Results

A total of 233 (81.5%) patients underwent neoadjuvant treatment (radiotherapy or radiochemotherapy). In the LI group, 1 (0.9%) patient was excluded from the analysis due to death in the postoperative 30-day period. In addition, 4 patients in whom an ileostomy was created due to technical problems during the formation of the anastomosis were excluded from the LI group. In the group of patients without LI, 2 (1%) deaths occurred in the postoperative 30-day course, and these patients were excluded from further analysis. In this group, we also excluded 2 patients in whom intraoperative technical problems during anastomosis creation were found. To avoid overlooking late leakages, 18 patients without AL with the follow-up of less than 3 months were excluded from the non-LI group. Finally, 286 patients were analysed. A total of 101 (35.3%) patients underwent LAR with LI (study group A), while 185 (64.7%) subjects underwent LAR without LI (control group B). The mean follow-up in group A was 46 months (median 41 months) and 50 months in group B (median 43 months). Symptomatic AL was significantly more prevalent in group B compared to group A (p < 0.001, Fisher’s test). In group B, symptomatic AL occurred in 44/185 (23.8%) patients, while in group A, symptomatic AL was observed in 5/101 (5%) patients. After PSM, symptomatic AL was found in 20.4% and 5.4% of patients in groups B and A, respectively (p < 0.01). In group A, in 3 patients with symptomatic AL, the colorectal anastomosis had to be separated, and Hartmann’s procedure was performed. Of the remaining 98 patients, 32 (32.7%) were not qualified for LI closure. The causes are presented in Table 2. Of the 13 patients whose stoma was not closed due to dissemination/progression of the disease, 5 presented with synchronous liver metastases. One of these patients underwent simultaneous metastasectomy, while the other four had potentially resectable metastases. Ileostomy was closed in 66 patients. Four (6%) of these patients had postoperative complications grade 3B and 1 (1.5%) had grade 4 complications according the Clavien classification system. As a result of the complications, 2 of these patients had PS. In addition, there was 1 (1.5%) death in the postoperative 30-day period. This case was also classified as PS. The median time from the primary surgery to closure of the ileostomy was 8 months (range 2–18 months). In group B, among the patients with symptomatic leakage, it was necessary to separate the anastomosis and perform Hartmann’s procedure in 34 cases. In the remaining 10 cases, the anastomosis was preserved, and a protective stoma was created, which was then closed in 5 cases. Finally, in group A, PS was found in 38/101 (37.6%) patients, while in group B, PS was found in 39/185 (21.1%) patients (p < 0.01, chi-square test). After PSM was conducted in the study and control groups, PS was found in 36.6% and 17.2% of cases, respectively (p < 0.01, chi-square test).

Table 2 Causes of non-closure of ileostomy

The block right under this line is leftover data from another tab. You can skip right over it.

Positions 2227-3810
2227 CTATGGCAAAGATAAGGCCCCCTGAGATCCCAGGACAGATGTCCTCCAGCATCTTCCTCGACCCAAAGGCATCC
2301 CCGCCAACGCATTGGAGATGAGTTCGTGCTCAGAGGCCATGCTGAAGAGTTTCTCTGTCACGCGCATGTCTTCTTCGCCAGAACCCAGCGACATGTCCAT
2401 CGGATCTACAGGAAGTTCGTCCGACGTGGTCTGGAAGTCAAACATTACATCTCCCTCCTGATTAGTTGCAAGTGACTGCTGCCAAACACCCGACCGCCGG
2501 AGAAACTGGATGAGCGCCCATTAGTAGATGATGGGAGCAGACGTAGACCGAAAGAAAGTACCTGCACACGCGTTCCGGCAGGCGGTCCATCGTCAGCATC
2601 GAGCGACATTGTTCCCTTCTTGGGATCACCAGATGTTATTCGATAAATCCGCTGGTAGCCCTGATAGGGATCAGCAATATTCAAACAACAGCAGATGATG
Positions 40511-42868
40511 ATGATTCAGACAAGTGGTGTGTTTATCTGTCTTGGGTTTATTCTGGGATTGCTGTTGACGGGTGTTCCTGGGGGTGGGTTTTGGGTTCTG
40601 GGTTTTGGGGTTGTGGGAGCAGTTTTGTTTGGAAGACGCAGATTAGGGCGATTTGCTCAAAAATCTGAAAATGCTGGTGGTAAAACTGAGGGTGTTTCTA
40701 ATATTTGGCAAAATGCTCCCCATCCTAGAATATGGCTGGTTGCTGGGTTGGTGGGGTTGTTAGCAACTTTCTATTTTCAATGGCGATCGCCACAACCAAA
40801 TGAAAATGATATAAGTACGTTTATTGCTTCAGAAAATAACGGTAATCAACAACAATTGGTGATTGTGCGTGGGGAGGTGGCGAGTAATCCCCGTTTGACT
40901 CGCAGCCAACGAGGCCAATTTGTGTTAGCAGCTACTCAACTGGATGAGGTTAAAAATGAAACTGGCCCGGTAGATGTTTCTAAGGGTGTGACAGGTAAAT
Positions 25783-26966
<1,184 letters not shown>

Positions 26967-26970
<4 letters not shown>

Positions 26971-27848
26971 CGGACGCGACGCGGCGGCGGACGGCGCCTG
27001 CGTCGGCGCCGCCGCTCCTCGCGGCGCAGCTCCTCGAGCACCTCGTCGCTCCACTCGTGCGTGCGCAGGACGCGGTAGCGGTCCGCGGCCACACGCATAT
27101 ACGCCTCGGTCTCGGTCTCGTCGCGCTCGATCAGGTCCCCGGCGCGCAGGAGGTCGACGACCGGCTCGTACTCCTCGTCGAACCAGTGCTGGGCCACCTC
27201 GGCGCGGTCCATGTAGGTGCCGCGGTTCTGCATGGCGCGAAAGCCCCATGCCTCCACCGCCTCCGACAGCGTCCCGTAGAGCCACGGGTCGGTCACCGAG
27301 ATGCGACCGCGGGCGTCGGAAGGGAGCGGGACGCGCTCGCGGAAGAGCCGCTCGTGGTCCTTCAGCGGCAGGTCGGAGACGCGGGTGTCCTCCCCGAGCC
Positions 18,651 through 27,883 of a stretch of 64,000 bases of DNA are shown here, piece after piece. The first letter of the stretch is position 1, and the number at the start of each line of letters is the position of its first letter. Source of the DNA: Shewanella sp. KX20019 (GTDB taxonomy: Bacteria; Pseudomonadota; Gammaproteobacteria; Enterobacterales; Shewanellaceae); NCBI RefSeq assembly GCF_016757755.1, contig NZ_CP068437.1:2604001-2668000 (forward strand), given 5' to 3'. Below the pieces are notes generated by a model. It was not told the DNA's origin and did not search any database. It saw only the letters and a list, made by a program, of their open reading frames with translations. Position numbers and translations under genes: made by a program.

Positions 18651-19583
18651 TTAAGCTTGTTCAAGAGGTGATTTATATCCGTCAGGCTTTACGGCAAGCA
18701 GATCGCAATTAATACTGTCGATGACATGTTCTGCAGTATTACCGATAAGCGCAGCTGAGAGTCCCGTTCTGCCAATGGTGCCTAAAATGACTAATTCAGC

Assessment of preoperative risk factors for PS in a group of patients with ileostomy (group A) was performed. The results of the univariate analysis are presented in Table 3. Higher values on the CCI scale were associated with the occurrence of PS (p < 0.01, Mann-Whitney U test) due to distant metastases. The pre-treatment clinical stage was significantly associated with the risk of PS (p < 0.001, Fisher’s test). All patients with distant metastases at the time of surgery had PS. The mean FIBR was 400.08 mg/dl in the group of patients with PS and 342.53 mg/dl in the other patients (p < 0.01, Mann-Whitney U test). The other analysed risk factors were insignificant in the univariate analysis. Based on the above analysis and the backward stepwise method, a logistic regression model was constructed. FIBR and CCI values were adopted as potential predictors of the risk of PS. The latter was discarded during variable selection by backward elimination. All other factors being equal, each unit increase in the FIBR value translated into a 1.007 higher risk of PS (p = 0.013) (Table 4). Due to the abovementioned statistical dependency between variables, the sensitivity and specificity of the hypothetical diagnostic test to assess the risk for PS based on fibrinogen values were calculated. For this purpose, a ROC curve was plotted to estimate the optimal cutoff fibrinogen value, which was 423.5 mg/dl. At this value, the specificity of the method was 0.935, while its sensitivity was 0.5. The positive predictive value (PPV) of fibrinogen values for predicting PS was 82.6%, while the negative predictive value (NPV) was 75.3%. The area under curve parameter (AUC) was approximately 0.6607. A 95% confidence interval was estimated based on DeLong’s method and ranged from 0.5329 to 0.7884. (Fig. 1) This means that the AUC value was significantly higher than 0.5. Hence, we can assume that dividing patients based on the estimated cutoff FIBR value is significantly closer to the actual division of patients with PS than a random division of patients.